His first publication of fermentation processes appeared in 1690 and he earned his doctorate in 1694 with a medical dissertation in the field of medicine with a thesis on muscle contraction. His doctoral dissertation on the movement of muscles was interesting in that it was evidently the first attempt to apply the methods of higher mathematics to physiology.

He became fascinated by calculus, quickly mastered it and applied it to many problems in geometry differential equations and mechanics.

In 1695, he was pointed Professor of Mathematics and Physics at Groningen in Holland, and on Jacob’s death he succeeded his brother in professorship at Basel.

He died on January 1, 1748 in Basel. Johann Bernoulli was a leading proponent of Leibnizian differential calculus and his genius in solving particular mathematical problems made him one of the top mathematician of his time.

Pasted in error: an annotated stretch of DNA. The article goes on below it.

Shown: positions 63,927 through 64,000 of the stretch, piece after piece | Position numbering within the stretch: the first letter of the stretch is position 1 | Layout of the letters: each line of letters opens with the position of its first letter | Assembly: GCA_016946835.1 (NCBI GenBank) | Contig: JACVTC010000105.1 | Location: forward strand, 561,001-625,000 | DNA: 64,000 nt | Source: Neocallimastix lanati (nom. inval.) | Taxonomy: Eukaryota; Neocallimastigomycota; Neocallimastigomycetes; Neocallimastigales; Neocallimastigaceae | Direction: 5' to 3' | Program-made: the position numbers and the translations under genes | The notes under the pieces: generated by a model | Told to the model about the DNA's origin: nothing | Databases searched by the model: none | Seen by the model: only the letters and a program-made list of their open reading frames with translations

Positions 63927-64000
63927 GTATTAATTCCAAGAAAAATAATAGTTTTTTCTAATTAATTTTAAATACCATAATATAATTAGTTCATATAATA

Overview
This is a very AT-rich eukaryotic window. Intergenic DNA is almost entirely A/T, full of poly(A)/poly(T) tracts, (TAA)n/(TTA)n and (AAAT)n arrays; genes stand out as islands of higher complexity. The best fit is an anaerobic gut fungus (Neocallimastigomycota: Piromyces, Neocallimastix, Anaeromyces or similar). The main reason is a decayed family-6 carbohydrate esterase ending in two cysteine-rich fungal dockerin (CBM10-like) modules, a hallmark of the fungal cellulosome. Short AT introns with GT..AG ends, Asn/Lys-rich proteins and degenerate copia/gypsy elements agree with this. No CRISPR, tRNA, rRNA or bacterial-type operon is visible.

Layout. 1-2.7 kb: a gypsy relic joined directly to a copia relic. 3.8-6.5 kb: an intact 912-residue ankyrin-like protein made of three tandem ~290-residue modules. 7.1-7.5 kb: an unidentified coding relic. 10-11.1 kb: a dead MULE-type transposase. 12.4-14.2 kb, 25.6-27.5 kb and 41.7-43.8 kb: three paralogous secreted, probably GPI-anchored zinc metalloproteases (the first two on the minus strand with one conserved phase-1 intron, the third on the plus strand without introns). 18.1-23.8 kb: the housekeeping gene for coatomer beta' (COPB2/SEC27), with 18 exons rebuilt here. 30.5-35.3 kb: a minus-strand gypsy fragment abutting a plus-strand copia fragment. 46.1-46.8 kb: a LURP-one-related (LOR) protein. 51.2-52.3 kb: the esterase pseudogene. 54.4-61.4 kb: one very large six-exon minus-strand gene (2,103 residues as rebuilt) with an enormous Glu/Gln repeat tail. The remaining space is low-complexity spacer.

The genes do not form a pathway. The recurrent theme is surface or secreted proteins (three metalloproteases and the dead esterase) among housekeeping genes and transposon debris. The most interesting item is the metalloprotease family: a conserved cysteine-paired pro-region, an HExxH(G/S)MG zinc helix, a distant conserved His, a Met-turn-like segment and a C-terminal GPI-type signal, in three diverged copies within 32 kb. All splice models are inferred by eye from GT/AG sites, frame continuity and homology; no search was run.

Main discoveries in mathematics by Johann Bernoulli are: the exponential calculus, trigonometry treated as a branch of analysis, the study of geodesics, the celebrated solution of the brachistochrone, and introduction of the treatment of minima and a foundation for the calculus of variations and more important from the viewpoint of this essay, the enunciation of the principle of virtual work.

**Johann Bernoulli (1667–1748)**